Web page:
Foley Shares His Thoughts On Brock Lesnar’s Rise To Fame

Matt Boone

The following is an excerpt from the latest "Foley Files" blog on the official TNA Website:

Brock Lesnar – UFC Champion, NCAA Wrestling Champion, WWE World Heavyweight Champion.

I can’t claim to be a huge MMA (Mixed Martial Arts) fan, unlike some of the guys in WWE and TNA who follow all the big fights, know the big rivalries, seem even a little disappointed in themselves that they chose to travel down the pro-wrestling road instead of giving MMA a try themselves.

So, while I’m not a huge fan, I am a fan of sorts.  I watched a couple seasons of "The Ultimate Fighter," order the occasional pay-per-view, and appreciate the guts and talent it takes to make a dent in that very difficult business.  I tried to incorporate a little of the early stuff into my matches in 1996, (which I probably should have done a little more of in my late nineties hey-day) and even went back to that well for a couple of MMA inspired moves in a recent match or two.

I’m not a real big fan of seeing guys being pummeled on the ground, cringe at joint dislocations that occur when discretion is not the better part of valor, and worry a little for the guys who have been on the end of one too many knockout blows.  Hopefully, the guys who practice and love competing in MMA understand that sometimes, the greatest move they can make, is stepping away as soon as their faculties show signs of slipping.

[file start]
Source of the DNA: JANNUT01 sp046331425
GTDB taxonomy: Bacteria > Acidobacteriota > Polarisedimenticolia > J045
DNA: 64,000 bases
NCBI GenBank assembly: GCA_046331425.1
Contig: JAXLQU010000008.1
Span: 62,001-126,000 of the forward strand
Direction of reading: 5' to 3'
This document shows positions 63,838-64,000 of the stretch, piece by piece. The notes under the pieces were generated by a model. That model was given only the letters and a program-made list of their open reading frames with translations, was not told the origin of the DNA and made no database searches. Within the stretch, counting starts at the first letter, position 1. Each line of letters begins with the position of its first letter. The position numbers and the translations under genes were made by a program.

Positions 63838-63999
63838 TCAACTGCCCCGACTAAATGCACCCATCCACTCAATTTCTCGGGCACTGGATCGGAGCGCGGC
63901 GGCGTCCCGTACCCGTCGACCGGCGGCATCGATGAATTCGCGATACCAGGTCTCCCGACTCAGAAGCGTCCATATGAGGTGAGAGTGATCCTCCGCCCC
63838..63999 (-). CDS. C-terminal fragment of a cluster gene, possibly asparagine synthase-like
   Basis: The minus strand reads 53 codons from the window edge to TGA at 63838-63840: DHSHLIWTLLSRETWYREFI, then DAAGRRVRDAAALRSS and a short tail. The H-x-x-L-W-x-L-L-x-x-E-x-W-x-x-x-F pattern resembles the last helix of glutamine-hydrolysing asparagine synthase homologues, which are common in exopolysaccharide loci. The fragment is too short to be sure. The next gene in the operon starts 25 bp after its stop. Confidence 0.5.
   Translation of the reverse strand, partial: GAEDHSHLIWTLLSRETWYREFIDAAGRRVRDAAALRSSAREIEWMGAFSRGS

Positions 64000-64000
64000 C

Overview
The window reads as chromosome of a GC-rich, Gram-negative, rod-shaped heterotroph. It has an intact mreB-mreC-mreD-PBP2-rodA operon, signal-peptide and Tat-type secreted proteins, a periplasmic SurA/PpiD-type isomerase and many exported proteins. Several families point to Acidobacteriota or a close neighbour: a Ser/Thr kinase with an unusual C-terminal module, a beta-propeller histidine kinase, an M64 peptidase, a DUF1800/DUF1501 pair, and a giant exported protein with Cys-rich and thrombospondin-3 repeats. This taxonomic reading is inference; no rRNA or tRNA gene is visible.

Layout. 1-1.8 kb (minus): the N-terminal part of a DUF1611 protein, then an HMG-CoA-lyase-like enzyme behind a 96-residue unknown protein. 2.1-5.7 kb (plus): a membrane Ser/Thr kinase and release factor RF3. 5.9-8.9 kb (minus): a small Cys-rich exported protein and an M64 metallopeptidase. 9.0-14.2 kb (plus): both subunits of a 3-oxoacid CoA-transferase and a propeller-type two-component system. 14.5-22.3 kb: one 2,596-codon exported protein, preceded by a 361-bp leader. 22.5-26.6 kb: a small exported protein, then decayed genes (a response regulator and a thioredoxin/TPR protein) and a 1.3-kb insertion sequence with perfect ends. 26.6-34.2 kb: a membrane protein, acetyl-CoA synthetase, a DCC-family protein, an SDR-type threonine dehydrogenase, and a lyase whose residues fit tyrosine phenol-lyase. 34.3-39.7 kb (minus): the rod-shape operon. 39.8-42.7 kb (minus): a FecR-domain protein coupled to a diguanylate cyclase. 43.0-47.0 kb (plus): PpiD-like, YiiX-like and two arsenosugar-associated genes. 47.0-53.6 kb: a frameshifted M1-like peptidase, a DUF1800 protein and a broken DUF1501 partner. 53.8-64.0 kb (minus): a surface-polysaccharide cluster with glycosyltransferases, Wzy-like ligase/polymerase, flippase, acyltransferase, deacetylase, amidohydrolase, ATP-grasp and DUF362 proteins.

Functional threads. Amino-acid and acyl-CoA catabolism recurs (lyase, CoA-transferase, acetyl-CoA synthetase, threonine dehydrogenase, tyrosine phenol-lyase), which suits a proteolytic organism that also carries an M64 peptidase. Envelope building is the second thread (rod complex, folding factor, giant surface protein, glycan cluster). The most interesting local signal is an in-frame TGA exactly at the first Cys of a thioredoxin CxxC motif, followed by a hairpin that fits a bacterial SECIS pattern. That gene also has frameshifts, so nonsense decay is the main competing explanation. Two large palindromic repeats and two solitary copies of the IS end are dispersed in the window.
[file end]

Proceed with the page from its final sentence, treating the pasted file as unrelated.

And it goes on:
With that being said, I love Brock Lesnar as UFC Champion.  He’s great for UFC, great for business, and great for me as well – I mean I get to brag that I know and used to work with the baddest man in the world.  I didn’t actually know Brock that well; I’d stop by for that occasional WWE cup of coffee while he was in WWE, but even then, I was a Raw guy and he was on Smackdown, and so I really had only met him on a handful of big pay-per-view occasions.

I truly thought he was on the verge of becoming one of the biggest stars in the business when he seemed to tire of the travel and the entertainment aspect of what we do in pro-wrestling.  Guys from amateur wrestling backgrounds tend to be ultra-competitive (although I’m not sure whether it’s the wrestling that makes them that way, or whether the sport itself draws athletes of an ultra-competitive nature) and I think Brock probably saw pro-wrestling itself as an incredible challenge, up until he got really good at it.

Then, it was time to pursue other dreams; pro football, then MMA.

Continued on page two …

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